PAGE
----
# Maximum principle for an elliptic like operator

I am trying to prove some monotonicity of a solution of a given pde; after considering a quantity like $$\phi(x) = x \cdot \nabla v(x)$$ ($$v$$ is the solution of a given pde) I arrive at something along the lines of

$$-\Delta \phi(x)+ \phi(x) + 2 \int_0^1 \frac{ \phi(tx)}{t} dt = f(x) \ge 0 \qquad B_1$$ with $$\phi=0$$ on $$\partial B_1$$ where $$B_1$$ is the unit ball in $$R^N$$. Also assume some smoothness in $$v$$ and hence this integrand is somewhat behaved. So my question is after making various assumptions on smoothness and.... are we able to prove a maximum principle? ie. can we show $$\phi \ge 0$$ in $$B_1$$?

• A first observation is that this nonlocality is kind of singular, not at all the standard form of a convolutional kernel. A second observation is that the answer is liekely no: indeed you already have $\phi(0)=0$, so the strong maximum principle cannot hold. Of course one cannot rule out a very special situation where the weak MP holds but not the strong one. But I doubt it. – leo monsaingeon Jul 30 '20 at 6:59
• that is a good point... i didn't think of that. thanks – Math604 Jul 30 '20 at 19:53

(For an actual answer, see the edit below.)

Let $$\phi$$ be smooth near zero and non-negative. Suppose that the Taylor expansion of $$\phi$$ at zero is non-trivial, and let $$P(x)$$ be the leading term. Then $$P(x)$$ is a non-negative homogeneous polynomial of degree $$2 k \geqslant 2$$. Then $$-\Delta P$$ is a homogeneous polynomial of degree $$2k - 2$$ which is not everywhere positive (it is negative along the line $$x_0 \mathbf R$$ where $$x_0$$ is a minimum of $$P$$ over the unit sphere), while both $$\phi$$ and the integral term are homogeneous of degree $$2k$$. Since $$-\Delta P(x)$$ is the leading term in the expansion of $$f(x)$$, it follows that $$f(x)$$ cannot be positive in a neighbourhood of the origin. Therefore, if $$f \geqslant 0$$, then $$\phi$$ is necessarily not everywhere positive!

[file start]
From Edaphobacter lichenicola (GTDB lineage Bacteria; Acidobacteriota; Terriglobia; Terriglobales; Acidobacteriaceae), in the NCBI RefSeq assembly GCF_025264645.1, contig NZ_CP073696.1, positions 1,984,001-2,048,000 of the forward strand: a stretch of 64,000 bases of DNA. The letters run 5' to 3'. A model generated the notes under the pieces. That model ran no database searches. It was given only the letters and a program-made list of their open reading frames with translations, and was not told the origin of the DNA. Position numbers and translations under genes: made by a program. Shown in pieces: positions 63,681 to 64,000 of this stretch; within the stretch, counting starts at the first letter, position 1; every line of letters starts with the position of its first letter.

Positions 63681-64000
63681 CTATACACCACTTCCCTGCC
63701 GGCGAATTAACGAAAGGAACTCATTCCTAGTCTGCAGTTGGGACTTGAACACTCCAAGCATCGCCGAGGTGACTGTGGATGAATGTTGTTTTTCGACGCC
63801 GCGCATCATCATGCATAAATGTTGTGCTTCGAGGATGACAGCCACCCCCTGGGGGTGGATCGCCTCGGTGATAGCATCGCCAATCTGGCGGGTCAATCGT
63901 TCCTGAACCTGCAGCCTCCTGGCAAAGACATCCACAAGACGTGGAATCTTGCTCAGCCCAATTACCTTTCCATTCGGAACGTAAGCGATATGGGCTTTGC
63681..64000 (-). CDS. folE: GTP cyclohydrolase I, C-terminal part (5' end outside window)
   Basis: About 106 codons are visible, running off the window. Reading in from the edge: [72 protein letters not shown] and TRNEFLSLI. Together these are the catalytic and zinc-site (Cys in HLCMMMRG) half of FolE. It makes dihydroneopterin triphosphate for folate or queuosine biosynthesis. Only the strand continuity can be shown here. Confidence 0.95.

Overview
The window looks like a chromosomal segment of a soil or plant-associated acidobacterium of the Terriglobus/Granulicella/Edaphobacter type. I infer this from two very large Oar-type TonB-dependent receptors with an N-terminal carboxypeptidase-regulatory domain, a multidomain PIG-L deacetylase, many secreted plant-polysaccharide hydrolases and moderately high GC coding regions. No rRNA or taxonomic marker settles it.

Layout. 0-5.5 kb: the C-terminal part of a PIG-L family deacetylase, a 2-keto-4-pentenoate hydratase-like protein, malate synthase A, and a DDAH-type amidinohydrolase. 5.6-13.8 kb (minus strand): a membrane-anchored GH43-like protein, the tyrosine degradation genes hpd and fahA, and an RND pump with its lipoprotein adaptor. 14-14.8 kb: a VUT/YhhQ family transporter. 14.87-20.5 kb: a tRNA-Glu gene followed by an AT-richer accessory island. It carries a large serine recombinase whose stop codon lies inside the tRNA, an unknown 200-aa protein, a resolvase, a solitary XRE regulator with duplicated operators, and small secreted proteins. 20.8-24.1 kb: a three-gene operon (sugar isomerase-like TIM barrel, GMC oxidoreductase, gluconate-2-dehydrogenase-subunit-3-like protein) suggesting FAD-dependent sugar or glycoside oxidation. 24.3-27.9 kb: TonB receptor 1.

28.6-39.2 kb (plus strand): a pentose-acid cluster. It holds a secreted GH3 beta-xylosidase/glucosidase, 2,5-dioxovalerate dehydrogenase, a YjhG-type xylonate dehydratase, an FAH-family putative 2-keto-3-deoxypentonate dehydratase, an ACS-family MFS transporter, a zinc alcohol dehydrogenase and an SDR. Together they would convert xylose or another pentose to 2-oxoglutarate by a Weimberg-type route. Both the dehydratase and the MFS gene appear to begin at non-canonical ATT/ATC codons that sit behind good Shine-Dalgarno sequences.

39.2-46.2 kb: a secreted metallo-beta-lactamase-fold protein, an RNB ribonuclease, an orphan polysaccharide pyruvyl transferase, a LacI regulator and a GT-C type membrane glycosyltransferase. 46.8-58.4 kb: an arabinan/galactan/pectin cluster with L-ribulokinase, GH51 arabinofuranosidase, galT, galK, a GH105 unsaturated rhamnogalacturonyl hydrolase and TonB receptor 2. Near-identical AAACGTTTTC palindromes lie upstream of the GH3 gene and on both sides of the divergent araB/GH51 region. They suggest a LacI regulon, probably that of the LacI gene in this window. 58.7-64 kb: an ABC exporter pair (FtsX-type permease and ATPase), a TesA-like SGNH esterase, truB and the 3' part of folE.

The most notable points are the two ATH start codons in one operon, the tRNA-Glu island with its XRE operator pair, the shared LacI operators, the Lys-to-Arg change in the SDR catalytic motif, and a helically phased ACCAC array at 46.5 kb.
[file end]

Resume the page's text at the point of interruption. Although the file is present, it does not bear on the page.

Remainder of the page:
I am not sure what happens if $$P(x)$$ has zero Taylor expansion near zero, though. I bet the answer is similar, but I fail to see an straightforward argument.

Edit: The following seems to be a complete solution, although I did not check it carefully.

Suppose that $$\phi$$ is smooth in the unit ball, non-negative, and satisfies the integro-differential equation in question. Consider the symmetrisation $$\phi^\star$$ of $$\phi$$: $$\phi^\star(x) = \frac{1}{|x|^{N-1}} \int_{\partial B} \phi(|x| u) du = \int_{SO(N)} \phi(O x) dO$$ (both integrals with respect to normalised measures). Then $$\phi^\star$$ is a rotationally invariant solution of the equation in question, with $$f$$ replaced by its symmetrisation $$f^\star$$. We will prove that $$\phi^\star$$ is identically zero, so that $$\phi$$ is identically zero, too.

So the problem becomes one-dimensional: if $$\phi^\star(x) = \psi(|x|)$$ and $$f^\star(x) = g(|x|)$$, then we have $$\psi \ge 0$$ on $$(0, 1)$$, $$\psi(0) = \psi'(0) = \psi(1) = 0$$ and $$-\psi''(r) - \frac{N-1}{r} \psi'(r) + \psi(r) + 2 \int_0^1 \frac{\psi(r t)}{t} \, dt = g(r) \geqslant 0 .$$ Observe that $$\psi''(r) + \tfrac{N-1}{r} \psi'(r) = r^{1-N} (r^{N-1} \psi'(r))'$$. Thus, $$(r^{N-1} \psi'(r))' \leqslant r^{N-1} \psi(r) + 2 \int_0^r r^{N-1} \, \frac{\psi(s)}{s} \, ds .$$ Integrating both sides, we get $$r^{N-1} \psi'(r) \leqslant \int_0^r s^{N-1} \psi(s) ds + 2 \int_0^r \frac{r^N - s^N}{N} \, \frac{\psi(s)}{s} \, ds ,$$ and integrating both sides again (assuming that $$N \ne 2$$, which requires as slightly different argument), \begin{aligned} \psi(r) & \leqslant \int_0^r \frac{s^2 (1 - (s / r)^{N - 2})}{N - 2} \, \frac{\psi(s)}{s} \, ds \\ & + 2 \int_0^r \frac{r^{N + 1} - s^{N + 1} - (N + 1) s^N (r - s)}{N (N + 1)} \, \frac{\psi(s)}{s} \, ds . \end{aligned} In particular, $$\psi(r) \leqslant C r^2 \int_0^r \frac{\psi(s)}{s} \, ds$$ for some constant $$C$$. Gronwall's inequality applied to $$\psi(r) / r$$ implies that $$\psi(r) \le 0$$, and hence $$\psi(r) = 0$$, as claimed.

• it will take me some time to digest your answer; thank you very much. – Math604 Jul 30 '20 at 19:54
• You're welcome. I may have messed something up, please do ask me if you find anything unclear. – Mateusz Kwaśnicki Jul 30 '20 at 20:00